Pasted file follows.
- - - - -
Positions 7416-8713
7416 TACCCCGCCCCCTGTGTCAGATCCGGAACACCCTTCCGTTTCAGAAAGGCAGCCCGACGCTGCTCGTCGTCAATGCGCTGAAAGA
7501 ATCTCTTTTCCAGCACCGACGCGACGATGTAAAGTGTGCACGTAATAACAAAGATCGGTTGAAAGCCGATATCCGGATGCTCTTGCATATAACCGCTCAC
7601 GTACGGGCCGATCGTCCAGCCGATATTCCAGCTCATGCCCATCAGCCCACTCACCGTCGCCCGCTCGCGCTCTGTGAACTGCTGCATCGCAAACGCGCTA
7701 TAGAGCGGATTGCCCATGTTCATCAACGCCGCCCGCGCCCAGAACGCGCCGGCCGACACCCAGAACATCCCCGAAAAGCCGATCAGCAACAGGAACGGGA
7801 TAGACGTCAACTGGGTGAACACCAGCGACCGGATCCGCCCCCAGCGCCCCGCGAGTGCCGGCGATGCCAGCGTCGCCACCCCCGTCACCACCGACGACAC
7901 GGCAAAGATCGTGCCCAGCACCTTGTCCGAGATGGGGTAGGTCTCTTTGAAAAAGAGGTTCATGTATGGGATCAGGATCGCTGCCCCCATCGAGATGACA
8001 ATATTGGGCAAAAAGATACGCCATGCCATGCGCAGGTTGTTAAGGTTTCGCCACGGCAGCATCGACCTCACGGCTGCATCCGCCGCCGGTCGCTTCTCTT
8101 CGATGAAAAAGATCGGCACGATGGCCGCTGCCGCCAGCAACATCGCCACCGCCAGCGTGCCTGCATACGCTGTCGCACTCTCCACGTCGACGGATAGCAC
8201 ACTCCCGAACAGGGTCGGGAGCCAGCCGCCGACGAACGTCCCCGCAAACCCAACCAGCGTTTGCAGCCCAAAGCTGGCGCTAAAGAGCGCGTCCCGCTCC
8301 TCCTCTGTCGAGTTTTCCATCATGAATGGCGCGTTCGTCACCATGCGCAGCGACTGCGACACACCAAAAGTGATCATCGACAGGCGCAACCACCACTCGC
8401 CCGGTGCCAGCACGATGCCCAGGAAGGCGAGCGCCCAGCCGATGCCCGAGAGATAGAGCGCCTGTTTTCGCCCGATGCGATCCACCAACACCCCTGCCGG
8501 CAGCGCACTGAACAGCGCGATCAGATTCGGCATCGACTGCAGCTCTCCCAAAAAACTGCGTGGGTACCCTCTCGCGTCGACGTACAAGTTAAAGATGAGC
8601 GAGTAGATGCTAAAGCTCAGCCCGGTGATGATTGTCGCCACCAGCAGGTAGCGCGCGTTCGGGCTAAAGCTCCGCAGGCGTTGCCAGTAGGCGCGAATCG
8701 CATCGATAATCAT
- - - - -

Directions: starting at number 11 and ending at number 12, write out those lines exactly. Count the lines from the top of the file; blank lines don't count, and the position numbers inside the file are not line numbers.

8301 TCCTCTGTCGAGTTTTCCATCATGAATGGCGCGTTCGTCACCATGCGCAGCGACTGCGACACACCAAAAGTGATCATCGACAGGCGCAACCACCACTCGC
8401 CCGGTGCCAGCACGATGCCCAGGAAGGCGAGCGCCCAGCCGATGCCCGAGAGATAGAGCGCCTGTTTTCGCCCGATGCGATCCACCAACACCCCTGCCGG